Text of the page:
How Is A Cargo Airbus A380 Loaded?
This is how the A380F would have received cargo even though it was destroyed.
It’s possible that the Airbus A380 might make a great cargo plane. It is large, has a long range, and has a lot of pallet capacity on board. In fact, Airbus was prepared to construct the A380F (freighter) and had received orders from certain major carriers. But how exactly would it be loaded?
How to transport cargo on the A380
A380F, which would feature some intriguing modifications over the passenger variant, was considered by Airbus. These included an increased takeoff weight (MTOW – an additional 32,000 lbs.) but a range reduction of about 2,400 NM to roughly 5,800 NM. At the time, Airbus suggested a variant with an extra-long range that would feature a central fuel tank, arguing that these two factors could be traded off, with less weight equaling longer range. However, the inclusion of cargo doors was the most intriguing.
A main deck cargo door with a dimension of 11 feet 3 inches by 8 feet 3 inches was originally planned for the A380F. This would be placed in the rear fuselage, making it simple to carry cargo into the lower floor from the back. Given its location, current infrastructure may easily change to accommodate the new type.
It was suggested that a second cargo door for the top deck be installed on the forward fuselage. In order to avoid having to lift the flight deck above the top deck, Airbus contemplated installing a nose-loading door like the one on the 747. The weight and drag penalties of this design—imagine an A380 with a 747-style “hump” on top—would have been significant.
The A380F nevertheless appeared promising on paper. The dual cargo doors allowed for simultaneous loading, which in simulations allowed for a turnaround time that was at least 15 minutes quicker than that of the 747.
Although the A380F looked promising on paper, it was never built. In addition to the 33,000 lb of cargo in the belly, Airbus did patent a “combi” version of the A380 that could accommodate 380 people on its deck and up to 11 pallets (77,000 lb) of cargo. This wasn’t built either. The drawbacks of using an A380 for P2F conversion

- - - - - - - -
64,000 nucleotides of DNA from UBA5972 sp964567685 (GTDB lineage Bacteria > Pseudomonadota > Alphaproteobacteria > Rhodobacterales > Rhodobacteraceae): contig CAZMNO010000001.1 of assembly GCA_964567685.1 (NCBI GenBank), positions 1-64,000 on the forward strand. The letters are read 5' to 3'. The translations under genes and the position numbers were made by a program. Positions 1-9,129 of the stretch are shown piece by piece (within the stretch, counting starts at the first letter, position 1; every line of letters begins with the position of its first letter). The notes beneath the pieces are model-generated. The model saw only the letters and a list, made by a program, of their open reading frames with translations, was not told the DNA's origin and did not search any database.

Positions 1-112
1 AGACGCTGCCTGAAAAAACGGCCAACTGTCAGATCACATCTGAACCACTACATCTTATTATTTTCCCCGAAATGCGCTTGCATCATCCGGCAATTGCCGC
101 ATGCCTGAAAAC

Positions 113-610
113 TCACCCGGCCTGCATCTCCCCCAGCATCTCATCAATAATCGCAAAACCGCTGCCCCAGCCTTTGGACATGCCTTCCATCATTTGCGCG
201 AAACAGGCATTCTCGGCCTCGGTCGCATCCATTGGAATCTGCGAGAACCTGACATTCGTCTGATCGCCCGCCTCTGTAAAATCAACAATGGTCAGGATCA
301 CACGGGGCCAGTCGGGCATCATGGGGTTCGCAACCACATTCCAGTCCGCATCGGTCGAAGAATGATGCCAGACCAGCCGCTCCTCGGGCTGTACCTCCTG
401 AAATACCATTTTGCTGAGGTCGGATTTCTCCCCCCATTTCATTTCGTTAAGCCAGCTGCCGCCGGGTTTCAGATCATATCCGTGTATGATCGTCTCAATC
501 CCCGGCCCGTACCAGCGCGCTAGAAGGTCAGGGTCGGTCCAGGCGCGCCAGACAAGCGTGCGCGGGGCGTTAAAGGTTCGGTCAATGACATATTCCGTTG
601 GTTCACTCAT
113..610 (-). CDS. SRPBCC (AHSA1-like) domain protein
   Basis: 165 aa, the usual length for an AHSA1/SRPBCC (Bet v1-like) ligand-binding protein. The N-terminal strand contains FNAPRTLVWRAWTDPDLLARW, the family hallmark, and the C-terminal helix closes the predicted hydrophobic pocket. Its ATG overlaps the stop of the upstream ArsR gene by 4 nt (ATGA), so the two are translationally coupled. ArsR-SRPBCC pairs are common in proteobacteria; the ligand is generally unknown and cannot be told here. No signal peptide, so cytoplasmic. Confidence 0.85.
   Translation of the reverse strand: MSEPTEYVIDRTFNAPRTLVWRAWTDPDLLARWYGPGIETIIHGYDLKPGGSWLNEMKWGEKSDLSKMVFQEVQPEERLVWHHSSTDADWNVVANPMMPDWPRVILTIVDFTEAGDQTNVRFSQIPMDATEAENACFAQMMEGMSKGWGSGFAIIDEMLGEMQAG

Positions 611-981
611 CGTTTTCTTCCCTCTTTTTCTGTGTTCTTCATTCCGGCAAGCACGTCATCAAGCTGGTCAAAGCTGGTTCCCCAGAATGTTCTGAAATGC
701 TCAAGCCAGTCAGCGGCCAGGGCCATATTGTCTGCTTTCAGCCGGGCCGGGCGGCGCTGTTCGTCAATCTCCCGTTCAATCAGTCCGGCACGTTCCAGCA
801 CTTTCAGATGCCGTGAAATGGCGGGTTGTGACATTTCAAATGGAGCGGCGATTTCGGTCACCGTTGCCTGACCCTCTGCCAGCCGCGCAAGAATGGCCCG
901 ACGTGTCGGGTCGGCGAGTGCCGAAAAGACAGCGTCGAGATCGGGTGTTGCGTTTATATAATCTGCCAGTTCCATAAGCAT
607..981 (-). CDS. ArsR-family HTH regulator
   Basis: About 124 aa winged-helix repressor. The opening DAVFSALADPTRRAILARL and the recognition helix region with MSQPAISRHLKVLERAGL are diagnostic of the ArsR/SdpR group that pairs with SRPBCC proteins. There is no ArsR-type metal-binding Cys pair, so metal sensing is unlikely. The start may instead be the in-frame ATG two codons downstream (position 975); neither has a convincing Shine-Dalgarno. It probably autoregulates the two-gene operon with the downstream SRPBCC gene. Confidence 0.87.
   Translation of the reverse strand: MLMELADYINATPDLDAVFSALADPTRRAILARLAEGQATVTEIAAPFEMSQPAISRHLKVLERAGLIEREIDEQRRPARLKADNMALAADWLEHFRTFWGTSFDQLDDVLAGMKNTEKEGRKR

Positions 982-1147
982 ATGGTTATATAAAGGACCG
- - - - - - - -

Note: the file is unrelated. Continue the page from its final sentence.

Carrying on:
Could the A380 find a market as a passenger-to-freighter (P2F) aircraft with several airlines retiring their A380s and planning to switch to more fuel-efficient models?
The A380 includes a second passenger deck that runs the length of the plane, setting it apart from all previous passenger airplanes in one important way. Even though this is great for passengers and increases in ticket sales on routes, the second level is not intended for dense freight.
The floor was only intended to support the number of people and chairs for which it was built, not much more.
Due to this fault, if the A380 were fully loaded, the weight limit would be reached before the space limit. The A380 is not ideal unless the load is very light. This puts the A380 at a severe disadvantage because the sector depends on pallets for effective shipment.
Furthermore, how is freight loaded into the second passenger level? The passenger Airbus A380 lacks a cargo door on the upper level and a cargo door that swings open on the nose like the Boeing 747 freighter. Even worse, few airports have a scissor lift for freight that can lift containers above the lower passenger deck. A second door could be built, but due to weight limits, it would not significantly increase capacity.
Last but not least, loading the A380 with cargo will take a long time, and it’s possible that it won’t be able to carry much more than a Boeing 777-300ER or 747. There isn’t much of a rationale to bring the A380 back for cargo runs for some airlines, even though both are still in operation (like Singapore Airlines).
Therefore, using a passenger-configured A380 for cargo shipments is probably not the best option, even though a specially intended cargo A380 (or a passenger variation that has undergone extensive modification) would work.
In 2020, an A380 was being adapted for freight in the hangar of Lufthansa Technik, however this was merely a temporary modification and not a complete overhaul.
Why do airlines care about cargo?
Recently, airlines have begun concentrating on cargo. Because passenger planes were grounded as a result of the COVID-19 epidemic, there was a global scarcity of freight capacity. The belly of passenger aircraft carry over 50% of the world’s airfreight, therefore during the height of the pandemic there was a significant capacity deficit. Airlines, on the other hand, soon stepped in to meet this demand by sending their own parked jets on fresh missions.
Airlines anticipate the cargo boom to last and not fade away in combination with an increase in freight supply from companies like eCommerce giants. The creation of “preighters,” which were ordinary passenger planes with seats removed to attach goods to the floor, may be remembered by readers.
Orders for new cargo aircraft and conversions have skyrocketed while those freighters are once again performing their primary function of transporting passengers. Unfortunately, the A380 is not among the planes being examined for a P2F program (despite running some missions in 2020).
The four-engined A380 is not a good option for airlines because to its high operating expenses and absence of a distinctive loading design (like the 747F, which can carry greater cargo as well). The A380 has all the makings of a prospective top-notch freight plane. While the A380 would make a great cargo airplane for those who fly it, there is one significant problem: how do you put freight onboard?